The player in the story above scored a 15, his eyes opened spontaneously, he obeyed movement commands and could communicate just fine so we were okay to take him to the dressing room.

SCAT3 A Valuable Tool For Massage Therapists

 Once the GCS is complete and determined it is okay to move someone, the rest of the SCAT3 can be used for assessment.

The document goes through several other assessment tools that include symptom evaluation, cognitive assessment, neck examination, balance and coordination examinations.

This is where those memory techniques of saying five words to the athlete and having them repeat the words back is completed to get an idea of their cognitive function.

Symptom evaluation is assessed by noting things like headaches, pressure in the head, sensitivities to light and noise along with feelings of anxiousness and sadness. Few things are tougher than watching a young athlete cry uncontrollably because of a head injury and being frustrated by not being able to understand what’s going on.

The SCAT3 also goes through return to play protocols for athletes. Most importantly is that once an athlete (or anyone for that matter) has been diagnosed with or assessed a concussion, they must be referred to a doctor (preferably a sport med doctor) to receive clearance to start physical activity again.

Typically with a sports team each player is evaluated on the SCAT3 at the start of the season. This gives training staff a baseline to compare in case someone sustains a head injury. If the original is kept on file, it can then be used as a comparison during the acute injury and also as part of the return to play.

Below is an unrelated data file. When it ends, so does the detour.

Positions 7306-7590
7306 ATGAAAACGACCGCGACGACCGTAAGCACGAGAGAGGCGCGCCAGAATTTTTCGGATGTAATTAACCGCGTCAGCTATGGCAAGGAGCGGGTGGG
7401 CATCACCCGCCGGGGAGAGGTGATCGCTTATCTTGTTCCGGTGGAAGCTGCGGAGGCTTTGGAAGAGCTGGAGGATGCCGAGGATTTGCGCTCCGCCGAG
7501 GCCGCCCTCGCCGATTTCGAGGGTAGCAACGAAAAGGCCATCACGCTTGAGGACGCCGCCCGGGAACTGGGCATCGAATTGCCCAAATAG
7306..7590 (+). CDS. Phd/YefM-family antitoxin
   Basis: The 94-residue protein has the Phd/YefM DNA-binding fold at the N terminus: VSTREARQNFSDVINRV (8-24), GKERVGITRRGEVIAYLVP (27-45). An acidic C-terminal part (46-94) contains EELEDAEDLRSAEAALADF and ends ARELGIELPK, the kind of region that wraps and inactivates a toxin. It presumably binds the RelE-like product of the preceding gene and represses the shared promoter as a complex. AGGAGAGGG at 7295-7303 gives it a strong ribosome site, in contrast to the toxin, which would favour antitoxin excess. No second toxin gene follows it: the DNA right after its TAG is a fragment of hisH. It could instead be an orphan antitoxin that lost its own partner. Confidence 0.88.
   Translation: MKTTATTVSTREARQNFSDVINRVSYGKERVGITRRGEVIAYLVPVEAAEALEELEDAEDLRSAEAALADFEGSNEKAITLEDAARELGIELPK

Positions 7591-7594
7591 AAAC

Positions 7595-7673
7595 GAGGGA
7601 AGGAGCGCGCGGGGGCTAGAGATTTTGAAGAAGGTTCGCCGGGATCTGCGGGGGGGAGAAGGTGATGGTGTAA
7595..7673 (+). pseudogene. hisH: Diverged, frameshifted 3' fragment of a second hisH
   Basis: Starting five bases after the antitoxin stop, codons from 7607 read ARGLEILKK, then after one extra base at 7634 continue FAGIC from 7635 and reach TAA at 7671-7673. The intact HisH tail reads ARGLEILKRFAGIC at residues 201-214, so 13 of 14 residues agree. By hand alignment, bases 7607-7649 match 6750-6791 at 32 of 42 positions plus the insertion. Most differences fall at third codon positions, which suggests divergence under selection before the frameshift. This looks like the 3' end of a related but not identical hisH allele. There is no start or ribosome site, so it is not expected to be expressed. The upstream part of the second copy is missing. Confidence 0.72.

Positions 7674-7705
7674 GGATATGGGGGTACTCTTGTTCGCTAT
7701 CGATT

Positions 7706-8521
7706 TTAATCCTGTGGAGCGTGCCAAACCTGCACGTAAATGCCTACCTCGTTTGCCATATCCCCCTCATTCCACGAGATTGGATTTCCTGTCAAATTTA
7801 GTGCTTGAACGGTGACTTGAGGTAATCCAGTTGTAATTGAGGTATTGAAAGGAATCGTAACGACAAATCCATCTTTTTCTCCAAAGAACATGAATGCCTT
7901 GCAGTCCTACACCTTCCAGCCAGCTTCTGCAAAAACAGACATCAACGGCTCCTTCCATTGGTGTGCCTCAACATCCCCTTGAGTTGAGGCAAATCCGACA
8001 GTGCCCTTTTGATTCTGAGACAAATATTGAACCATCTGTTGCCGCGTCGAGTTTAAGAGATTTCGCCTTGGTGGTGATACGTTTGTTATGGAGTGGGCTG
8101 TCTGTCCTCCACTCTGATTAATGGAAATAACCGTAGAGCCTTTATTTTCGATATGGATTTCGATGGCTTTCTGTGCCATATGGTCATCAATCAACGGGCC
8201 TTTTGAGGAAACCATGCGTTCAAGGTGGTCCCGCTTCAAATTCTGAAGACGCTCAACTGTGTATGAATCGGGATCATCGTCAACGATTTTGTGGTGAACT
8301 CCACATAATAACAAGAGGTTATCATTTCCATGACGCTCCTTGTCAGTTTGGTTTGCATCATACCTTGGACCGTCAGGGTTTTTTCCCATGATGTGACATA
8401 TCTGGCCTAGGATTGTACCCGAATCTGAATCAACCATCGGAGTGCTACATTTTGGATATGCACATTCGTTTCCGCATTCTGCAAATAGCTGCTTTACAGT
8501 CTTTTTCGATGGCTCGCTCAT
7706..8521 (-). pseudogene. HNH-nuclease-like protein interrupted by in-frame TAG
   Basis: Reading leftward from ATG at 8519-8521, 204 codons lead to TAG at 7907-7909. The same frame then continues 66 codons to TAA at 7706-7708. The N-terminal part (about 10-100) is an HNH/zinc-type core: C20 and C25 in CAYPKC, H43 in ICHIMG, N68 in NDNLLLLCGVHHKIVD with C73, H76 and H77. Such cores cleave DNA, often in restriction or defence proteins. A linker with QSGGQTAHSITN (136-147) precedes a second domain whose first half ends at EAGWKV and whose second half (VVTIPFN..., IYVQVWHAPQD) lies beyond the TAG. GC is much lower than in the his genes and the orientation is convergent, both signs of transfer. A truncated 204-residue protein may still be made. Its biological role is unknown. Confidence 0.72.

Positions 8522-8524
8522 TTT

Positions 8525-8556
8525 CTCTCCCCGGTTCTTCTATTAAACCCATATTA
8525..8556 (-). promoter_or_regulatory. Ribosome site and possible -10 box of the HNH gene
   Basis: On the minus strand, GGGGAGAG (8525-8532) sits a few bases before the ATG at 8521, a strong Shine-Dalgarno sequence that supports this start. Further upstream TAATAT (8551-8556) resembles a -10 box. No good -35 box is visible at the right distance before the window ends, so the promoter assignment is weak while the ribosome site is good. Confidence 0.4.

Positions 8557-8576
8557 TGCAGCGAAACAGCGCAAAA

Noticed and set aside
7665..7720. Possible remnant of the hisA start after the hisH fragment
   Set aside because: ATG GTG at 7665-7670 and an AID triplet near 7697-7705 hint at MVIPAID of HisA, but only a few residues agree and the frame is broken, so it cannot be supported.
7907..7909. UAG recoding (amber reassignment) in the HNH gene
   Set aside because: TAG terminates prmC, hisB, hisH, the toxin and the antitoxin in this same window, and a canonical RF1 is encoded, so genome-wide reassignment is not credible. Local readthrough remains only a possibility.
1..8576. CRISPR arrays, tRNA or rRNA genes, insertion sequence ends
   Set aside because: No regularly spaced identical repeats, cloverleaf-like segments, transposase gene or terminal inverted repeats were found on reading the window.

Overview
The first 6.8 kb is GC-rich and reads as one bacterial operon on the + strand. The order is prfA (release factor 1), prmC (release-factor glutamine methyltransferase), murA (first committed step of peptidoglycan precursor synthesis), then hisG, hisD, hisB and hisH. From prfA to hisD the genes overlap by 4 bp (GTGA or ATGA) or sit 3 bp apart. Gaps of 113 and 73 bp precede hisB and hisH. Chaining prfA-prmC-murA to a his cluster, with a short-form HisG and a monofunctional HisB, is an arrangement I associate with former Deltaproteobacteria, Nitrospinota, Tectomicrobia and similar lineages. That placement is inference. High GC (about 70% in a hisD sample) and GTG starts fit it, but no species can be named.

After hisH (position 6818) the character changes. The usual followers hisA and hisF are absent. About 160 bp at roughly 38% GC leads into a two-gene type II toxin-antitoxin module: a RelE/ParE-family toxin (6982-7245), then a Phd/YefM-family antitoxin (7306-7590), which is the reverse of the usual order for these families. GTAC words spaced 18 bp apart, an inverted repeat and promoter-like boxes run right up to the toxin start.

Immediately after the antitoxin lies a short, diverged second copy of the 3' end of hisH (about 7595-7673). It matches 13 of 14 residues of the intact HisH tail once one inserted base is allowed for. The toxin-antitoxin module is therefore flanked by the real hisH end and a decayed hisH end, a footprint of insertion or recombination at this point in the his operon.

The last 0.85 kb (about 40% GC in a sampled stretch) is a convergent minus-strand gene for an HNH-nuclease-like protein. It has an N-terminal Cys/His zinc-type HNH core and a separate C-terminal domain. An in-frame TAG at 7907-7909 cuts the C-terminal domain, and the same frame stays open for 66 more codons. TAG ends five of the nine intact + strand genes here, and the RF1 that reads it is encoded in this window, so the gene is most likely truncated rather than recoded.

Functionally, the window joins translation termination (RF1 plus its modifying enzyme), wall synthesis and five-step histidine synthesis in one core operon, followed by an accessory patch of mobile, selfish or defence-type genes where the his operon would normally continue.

While this document was intended for athletes, it could be a valuable tool to be used in a clinical setting with anyone who comes in that has suffered a head injury whether in the workplace, MVI, or as the result of a fall.

Making the SCAT3 part of your intake, combined with regular communication with the patients doctor could give you a better idea how the patient is progressing.

https://flic.kr/p/fpZHhE

Photo by: University of the Fraser Valley

Massage Therapy Treatment For Concussions

Most people dealing with Post Concussion Syndrome will experience a variety of symptoms ranging from dizziness to headaches and balance issues as well as depression.

In order to help any patient that comes to you who has suffered a concussion, one of the biggest things we need to understand is the Mechanism of Injury that caused the concussion.

Was it a car accident?

Sports injury?

A fall?

Has the person suffered a concussion before?

Which direction did impact come from?

Most concussion treatment revolve around aerobic exercise (after periods of complete physical and mental rest) and then return to play protocols for athletes working up to full contact practices (depending on which sport).

When a patient suffers an injury significant enough to cause a concussion it is likely that they have also suffered an injury to the neck which can contribute to headaches as well as dizziness. It is important for us to try and differentiate where the patients dizziness is coming to discern if it is cervicogenic dizziness or a vestibular issue.

I asked a sportmed doctor why they always refer their concussion patients to a Massage Therapist and he said “it’s because there is usually a whiplash injury associated with the concussion, so getting treatment for anything associated with the neck helps in the concussion treatment”. One study showed that Massage Therapy helped a 23 year old athlete by having two 45minute treatments focused around the pelvic girdle, neck and atlanto-occipital and atlanto-axial joints one month after injury.